Some of Vermont’s top cops made their way to the Statehouse yesterday to try to derail
the marijuana-legalization train. Their input is certainly worth considering, but they kinda made a hash of it.
Their reasoning, in short:
— Eliminating the marijuana law will create substantially more work for law enforcement.
— Police don’t really enforce marijuana laws now, but legalization will trigger a cascade of problems.
— Law enforcement’s top priority is opioids, and legalizing marijuana will somehow compromise that effort.
Makes my head spin. Without a single toke, even.
The top cops’ bottom line: If you legalize pot, you’d better give us more money.
Pardon me if I don’t see the connection.
Public Safety Commissioner Keith Flynn asserted that “legalization could be a big drain on Vermont’s law enforcement resources.” Emphasize “could.” And then he acknowledged that police don’t spend much time fighting pot.
He said the state does not treat marijuana as a major issue, instead concentrating on the opiate epidemic.
As well it should. But if the police are basically letting everyone smoke ‘em if they got ‘em, then how is it that legalization would increase their workload? They’re not doing much now; they’d do even less if pot becomes legal.
Well, there’s the question of the black market. But that’s a matter of properly designing the legal marketplace. Besides, right now the “black market” is roughly one hundred percent of marijuana sales. Legalization will cut that down by quite a bit: if a legal option is available, most people will take advantage of it — unless they get their jollies by meeting their dealer in a dark alley. Gets your buzz on before you even light up.
And then there’s the chimera of rampant DUI. State police Col. Matt Birmingham warned that “state police are not staffed to be able to accommodate an increase in impaired drivers.” But how many more impaired drivers would there be? Lots of people smoke pot already. More will partake if it’s fully legal, of course; but will there be an explosion of DUIs?
The scientific research on driving while high is much less definitive than our Men In Blue would have you believe.
Epidemiological studies have been inconclusive regarding whether cannabis use causes an increased risk of accidents; in contrast, unanimity exists that alcohol use increases crash risk.
… Although cognitive studies suggest that cannabis use may lead to unsafe driving, experimental studies have suggested that it can have the opposite effect. Epidemiological studies have themselves been inconsistent, and thus have not resolved the question.
That’s from a 2009 review of the scientific literature published in The American Journal on Addictions.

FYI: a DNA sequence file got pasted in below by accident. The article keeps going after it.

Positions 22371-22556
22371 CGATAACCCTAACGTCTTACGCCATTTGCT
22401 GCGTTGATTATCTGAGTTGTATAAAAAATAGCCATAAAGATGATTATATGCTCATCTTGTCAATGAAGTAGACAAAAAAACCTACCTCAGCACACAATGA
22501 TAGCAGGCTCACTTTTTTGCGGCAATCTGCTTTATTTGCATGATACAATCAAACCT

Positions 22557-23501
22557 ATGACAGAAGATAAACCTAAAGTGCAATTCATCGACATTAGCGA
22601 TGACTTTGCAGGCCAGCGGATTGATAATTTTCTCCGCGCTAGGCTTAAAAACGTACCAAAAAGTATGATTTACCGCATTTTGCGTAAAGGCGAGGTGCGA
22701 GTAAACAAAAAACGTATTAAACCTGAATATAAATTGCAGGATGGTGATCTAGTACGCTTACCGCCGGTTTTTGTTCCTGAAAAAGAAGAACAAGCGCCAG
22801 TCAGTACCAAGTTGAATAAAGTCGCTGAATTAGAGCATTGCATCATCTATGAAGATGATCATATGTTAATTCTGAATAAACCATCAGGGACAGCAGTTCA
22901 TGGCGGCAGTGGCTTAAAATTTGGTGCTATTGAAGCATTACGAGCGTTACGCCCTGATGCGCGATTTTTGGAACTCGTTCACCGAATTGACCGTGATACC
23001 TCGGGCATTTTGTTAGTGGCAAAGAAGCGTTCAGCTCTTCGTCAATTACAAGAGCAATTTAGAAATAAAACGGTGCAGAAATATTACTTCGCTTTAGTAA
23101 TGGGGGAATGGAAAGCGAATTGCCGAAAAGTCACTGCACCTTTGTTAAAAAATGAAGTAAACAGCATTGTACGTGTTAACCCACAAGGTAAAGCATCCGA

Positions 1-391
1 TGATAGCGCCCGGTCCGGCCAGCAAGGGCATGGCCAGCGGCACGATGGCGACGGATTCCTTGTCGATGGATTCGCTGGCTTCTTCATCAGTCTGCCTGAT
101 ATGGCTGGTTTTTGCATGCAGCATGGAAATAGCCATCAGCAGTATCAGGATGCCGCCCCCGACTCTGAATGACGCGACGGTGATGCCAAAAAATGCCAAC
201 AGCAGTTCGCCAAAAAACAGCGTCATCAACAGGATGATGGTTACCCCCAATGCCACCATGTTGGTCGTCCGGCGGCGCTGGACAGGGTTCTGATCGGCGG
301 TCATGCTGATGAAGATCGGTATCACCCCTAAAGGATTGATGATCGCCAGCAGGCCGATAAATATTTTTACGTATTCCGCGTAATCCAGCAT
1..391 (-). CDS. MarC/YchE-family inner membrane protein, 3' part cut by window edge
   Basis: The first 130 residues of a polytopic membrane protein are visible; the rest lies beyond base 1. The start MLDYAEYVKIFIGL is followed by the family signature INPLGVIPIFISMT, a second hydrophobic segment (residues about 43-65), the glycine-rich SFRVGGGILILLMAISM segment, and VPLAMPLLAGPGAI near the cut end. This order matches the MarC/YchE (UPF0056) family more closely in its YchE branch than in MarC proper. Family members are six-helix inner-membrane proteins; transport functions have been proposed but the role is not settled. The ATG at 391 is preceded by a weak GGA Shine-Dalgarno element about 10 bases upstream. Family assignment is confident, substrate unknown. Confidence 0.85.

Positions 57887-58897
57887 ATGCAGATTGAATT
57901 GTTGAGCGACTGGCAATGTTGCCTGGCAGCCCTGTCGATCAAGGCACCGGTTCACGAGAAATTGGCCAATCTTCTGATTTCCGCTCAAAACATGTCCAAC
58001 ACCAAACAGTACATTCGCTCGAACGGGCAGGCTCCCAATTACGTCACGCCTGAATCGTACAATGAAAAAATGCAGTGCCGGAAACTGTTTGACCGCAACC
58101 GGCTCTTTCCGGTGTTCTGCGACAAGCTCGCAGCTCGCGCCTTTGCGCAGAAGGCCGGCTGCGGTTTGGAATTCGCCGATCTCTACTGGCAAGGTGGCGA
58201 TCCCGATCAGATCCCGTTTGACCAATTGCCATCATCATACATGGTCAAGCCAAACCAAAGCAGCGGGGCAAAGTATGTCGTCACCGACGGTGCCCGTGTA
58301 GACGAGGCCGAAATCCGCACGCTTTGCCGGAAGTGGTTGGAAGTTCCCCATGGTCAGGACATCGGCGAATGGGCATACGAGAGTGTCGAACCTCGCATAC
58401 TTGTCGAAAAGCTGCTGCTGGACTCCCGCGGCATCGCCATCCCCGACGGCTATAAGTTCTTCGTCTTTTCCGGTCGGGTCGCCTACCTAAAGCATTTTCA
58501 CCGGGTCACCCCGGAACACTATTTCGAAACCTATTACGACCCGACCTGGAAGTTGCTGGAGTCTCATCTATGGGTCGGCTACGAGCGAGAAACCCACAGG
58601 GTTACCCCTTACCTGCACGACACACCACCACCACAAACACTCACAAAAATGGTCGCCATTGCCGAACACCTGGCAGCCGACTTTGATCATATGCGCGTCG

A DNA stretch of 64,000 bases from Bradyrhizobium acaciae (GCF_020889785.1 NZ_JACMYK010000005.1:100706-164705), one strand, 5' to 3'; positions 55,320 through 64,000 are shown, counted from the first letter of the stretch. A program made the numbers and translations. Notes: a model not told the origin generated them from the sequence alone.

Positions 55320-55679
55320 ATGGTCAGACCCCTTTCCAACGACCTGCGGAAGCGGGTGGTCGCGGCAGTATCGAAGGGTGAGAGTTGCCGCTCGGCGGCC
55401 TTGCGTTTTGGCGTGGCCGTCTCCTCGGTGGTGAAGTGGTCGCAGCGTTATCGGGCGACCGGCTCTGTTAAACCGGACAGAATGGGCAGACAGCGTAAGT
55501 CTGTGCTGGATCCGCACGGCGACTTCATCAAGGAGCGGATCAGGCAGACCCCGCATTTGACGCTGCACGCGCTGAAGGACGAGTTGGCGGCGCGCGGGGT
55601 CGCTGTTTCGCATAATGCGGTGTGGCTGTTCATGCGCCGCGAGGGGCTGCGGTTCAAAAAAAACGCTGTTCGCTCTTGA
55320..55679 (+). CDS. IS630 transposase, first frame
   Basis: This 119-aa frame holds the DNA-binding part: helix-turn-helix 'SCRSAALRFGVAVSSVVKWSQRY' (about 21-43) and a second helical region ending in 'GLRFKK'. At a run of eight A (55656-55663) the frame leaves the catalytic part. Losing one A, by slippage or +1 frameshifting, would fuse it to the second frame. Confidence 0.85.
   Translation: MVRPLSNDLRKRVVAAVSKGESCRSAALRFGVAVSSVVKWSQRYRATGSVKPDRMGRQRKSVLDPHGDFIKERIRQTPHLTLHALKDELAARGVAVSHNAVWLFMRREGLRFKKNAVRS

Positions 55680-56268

I don’t mean to dismiss the concerns of law enforcement. But it seems clear that the potential harm from legalization is speculative, while the actual harm of prohibition is right here, right now, and much greater.
Among many other things, it muddies the waters on opioids. On the one hand, marijuana is “illegal” and lumped in with the really bad stuff; on the other, society has adopted a wink-and-a-nod approach to pot. If we legalized marijuana, thus putting it in a class with alcohol, caffeine, and sugar, then we’d be sending a clearer message on hard drugs. That sort of clarity would be an asset to the law enforcement community.
Elsewhere in their testimony, law enforcement officials basically threw everything against the wall in hopes that something would stick. Former Burlington Police Chief Michael Schirling warned of the burdens “not only of highway safety but educational outcomes and health care costs as well.” Again, all speculative. And fearmongering. (He forgot the coming plague of littering, thanks to buzzed drivers carelessly tossing their Fourth Meal wrappers out the window).
Birmingham complained of the “beyond frenzied” pace of the legalization effort. Which, yes, in Vermont it has suddenly approached critical mass. But hell, there’s been a broad-based, substantial legalization movement in America for at least four decades. It was way back in 1972 when the first American city (Ann Arbor, represent!) decriminalized possession of small amounts of marijuana. “Frenzied pace,” indeed.
The views of the law enforcement community should be heard with respect. But in the end, they are the enforcers, not the policymakers. It’s like considering military input on a global hotspot: you can listen to them, but in the end, civilian leadership makes the call. In the end, the military salutes and carries out its orders.